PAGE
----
Training Piano Teachers

Lately I have been preoccupied with training piano teachers on my online teaching platform and one-to-one private consultation basis.

I find it very fulfilling and satisfying to train piano teachers (and music teachers) to become successful in their teaching career. After years of my own training and teaching students in the area of piano performance, I realized how important it was to help piano teachers to become better in the way they understand and teach music/piano. I personally can only teach that many students privately; but if I could train others to teach well, we would have a lot more wonderful piano teachers out there to educate, inspire and encourage students to learn, enjoy and flourish in their music journey.

The first thing I want to get piano teachers understand is that they need to get themselves “out there”, especially when they are new in their teaching career. What that means is that they need to find their own channels to promote their teaching. It can be a blog, a Facebook page, or a YouTube channel. It is important for the teachers to share their thoughts, knowledge and experience on piano teaching and performing. It is a great way for the teachers to not only let new students know about their availability, but also to educate and connect with current students outside their lessons.

Another thing about training new teachers is to show them that there is a huge difference between learning to play piano and learning to teach piano. Surely there are some similarities between the two, but knowing how to play doesn’t mean one knows how to teach. There certainly is a lot to learn when it comes to the art of teaching. Other than all the music books I have studied throughout the years, I have also educated myself by reading a lot of books on communication and psychology. Learning how to communicate with students (and parents), encourage them and inspire them to learn and succeed, and above all, understand each student’s personality and their strength and take advantage of that knowledge in one’s teaching are all very powerful tools for a successful piano teacher.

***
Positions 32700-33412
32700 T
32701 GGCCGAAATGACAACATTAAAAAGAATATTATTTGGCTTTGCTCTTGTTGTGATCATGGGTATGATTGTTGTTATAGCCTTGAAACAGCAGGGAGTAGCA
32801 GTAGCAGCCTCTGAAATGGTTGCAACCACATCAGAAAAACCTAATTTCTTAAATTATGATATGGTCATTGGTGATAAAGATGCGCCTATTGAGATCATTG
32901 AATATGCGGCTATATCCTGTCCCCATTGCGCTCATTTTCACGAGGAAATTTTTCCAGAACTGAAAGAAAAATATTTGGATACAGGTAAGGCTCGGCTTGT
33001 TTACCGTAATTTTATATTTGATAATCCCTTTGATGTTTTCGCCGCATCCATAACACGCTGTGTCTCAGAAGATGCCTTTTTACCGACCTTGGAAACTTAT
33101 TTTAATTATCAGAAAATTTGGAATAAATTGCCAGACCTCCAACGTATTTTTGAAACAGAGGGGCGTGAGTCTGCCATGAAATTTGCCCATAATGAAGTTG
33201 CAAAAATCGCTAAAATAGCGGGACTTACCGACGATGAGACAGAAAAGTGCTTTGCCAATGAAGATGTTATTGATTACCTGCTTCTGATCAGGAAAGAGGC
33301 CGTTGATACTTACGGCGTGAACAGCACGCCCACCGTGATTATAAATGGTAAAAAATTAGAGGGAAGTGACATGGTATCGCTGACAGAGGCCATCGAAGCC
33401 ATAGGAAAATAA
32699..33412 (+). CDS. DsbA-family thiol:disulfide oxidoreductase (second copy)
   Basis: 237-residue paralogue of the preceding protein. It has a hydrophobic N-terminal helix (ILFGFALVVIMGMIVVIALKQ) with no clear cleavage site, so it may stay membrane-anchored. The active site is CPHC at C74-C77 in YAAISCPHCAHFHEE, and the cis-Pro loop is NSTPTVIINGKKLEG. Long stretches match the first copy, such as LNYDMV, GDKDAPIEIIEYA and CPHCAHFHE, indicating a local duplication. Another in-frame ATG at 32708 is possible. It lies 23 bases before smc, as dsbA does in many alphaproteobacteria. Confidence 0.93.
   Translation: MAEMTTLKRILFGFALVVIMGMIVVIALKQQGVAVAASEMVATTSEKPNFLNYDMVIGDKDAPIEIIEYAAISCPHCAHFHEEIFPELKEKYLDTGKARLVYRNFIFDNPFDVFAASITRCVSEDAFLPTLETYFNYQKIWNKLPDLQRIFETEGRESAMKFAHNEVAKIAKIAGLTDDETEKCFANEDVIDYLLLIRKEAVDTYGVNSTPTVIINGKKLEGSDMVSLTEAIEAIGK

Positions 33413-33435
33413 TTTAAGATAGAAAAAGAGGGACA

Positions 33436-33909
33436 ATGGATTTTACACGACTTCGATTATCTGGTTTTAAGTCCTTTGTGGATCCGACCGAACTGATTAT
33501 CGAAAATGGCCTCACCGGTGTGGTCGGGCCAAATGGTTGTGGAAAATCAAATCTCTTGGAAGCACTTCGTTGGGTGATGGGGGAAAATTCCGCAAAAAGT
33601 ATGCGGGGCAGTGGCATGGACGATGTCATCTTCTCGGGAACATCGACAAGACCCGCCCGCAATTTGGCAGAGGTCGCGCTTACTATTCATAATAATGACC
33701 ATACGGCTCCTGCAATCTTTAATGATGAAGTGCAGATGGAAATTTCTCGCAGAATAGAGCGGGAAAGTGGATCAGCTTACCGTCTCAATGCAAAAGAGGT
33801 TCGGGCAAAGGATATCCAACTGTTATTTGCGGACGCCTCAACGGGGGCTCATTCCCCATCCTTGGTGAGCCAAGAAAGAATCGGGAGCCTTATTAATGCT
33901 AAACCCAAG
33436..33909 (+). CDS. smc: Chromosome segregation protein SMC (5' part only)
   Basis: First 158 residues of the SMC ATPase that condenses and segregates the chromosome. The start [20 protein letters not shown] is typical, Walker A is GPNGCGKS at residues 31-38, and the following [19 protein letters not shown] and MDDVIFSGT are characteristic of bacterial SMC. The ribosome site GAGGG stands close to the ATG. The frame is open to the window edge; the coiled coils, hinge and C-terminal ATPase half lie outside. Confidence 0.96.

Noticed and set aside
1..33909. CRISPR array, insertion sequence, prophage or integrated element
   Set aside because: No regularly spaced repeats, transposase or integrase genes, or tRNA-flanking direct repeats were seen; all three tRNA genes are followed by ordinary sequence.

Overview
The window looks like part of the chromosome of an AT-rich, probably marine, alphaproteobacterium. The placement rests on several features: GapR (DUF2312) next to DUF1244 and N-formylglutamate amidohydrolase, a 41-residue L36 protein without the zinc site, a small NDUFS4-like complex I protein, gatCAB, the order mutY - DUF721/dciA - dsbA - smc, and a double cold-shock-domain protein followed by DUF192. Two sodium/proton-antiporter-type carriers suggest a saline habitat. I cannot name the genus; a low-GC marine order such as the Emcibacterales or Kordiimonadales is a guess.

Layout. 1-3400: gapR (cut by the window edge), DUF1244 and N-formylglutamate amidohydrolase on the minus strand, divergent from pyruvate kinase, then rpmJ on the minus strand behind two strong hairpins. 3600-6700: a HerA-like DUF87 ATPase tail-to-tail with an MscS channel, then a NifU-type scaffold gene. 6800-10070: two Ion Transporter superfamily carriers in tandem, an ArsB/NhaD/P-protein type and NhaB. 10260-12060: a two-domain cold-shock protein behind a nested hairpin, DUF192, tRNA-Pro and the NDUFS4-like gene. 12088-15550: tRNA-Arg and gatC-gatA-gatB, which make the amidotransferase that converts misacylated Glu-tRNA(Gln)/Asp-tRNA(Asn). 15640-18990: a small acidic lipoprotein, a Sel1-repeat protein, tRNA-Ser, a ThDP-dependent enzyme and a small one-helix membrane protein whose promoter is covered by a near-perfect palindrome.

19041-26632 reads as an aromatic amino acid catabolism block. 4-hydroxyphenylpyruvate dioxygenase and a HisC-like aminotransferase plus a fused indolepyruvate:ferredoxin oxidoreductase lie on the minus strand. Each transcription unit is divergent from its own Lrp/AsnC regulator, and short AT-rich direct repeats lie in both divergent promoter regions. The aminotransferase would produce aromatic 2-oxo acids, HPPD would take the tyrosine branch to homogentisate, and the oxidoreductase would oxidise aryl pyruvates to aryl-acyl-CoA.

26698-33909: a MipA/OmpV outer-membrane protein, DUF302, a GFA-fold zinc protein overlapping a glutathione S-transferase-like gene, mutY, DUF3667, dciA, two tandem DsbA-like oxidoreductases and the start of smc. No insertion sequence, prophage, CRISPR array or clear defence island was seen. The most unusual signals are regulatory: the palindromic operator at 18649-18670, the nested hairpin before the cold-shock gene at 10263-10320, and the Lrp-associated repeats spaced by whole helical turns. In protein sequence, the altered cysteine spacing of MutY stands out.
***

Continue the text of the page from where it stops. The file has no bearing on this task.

Before I teach my piano teachers anything, I always ask them this question, “why do you teach?”. I want them to really think and feel deeply, and understand the reason they want to start their teaching career. For me, I was inspired by a couple of the most amazing piano teachers during my formative years: their passion in piano, their expertise in teaching, as well as their compassion for students (which I truly cherish till this day). They showed me how a real teacher could dramatically change a life for the better.

A real teacher is inspiring, caring, and respectable. I hope I am one and I can train many more in years to come.

Teresa Wong

Successful Music Teaching Course

Category: Music Teaching and Teaching Studio Business Course

I want to help you build your music teaching studio.

When I set up my own music teaching studio, I also experienced a difficult period. It took a lot of effort to achieve that dream, but most importantly, it took me a long time to find a real direction to build a successful music teaching studio. After the solid establishment of my music teaching studio, it was very satisfying in many ways. I wish there were someone who could guide me and teach me how to do it, so I wouldn’t have wasted so much time searching for ways to build the studio I really wanted, so that I could focus on music and teaching.

I know that I can help you: the “How to Build a Successful Music Teaching Studio” course is designed to change the way you – and many teachers who are passionate about music and teaching- teach and shape a music teaching career that you have always wanted . I like to take away your frustration and struggle, so that you can focus on contributing your effort to our local music teaching community. We need the best teachers like you to teach the next generation of students.

Note: This only applies to private music teaching; if you want to start a bigger teaching business, please contact us directly for one-on-one business coaching courses.

You can now enroll in this course on our online learning platform.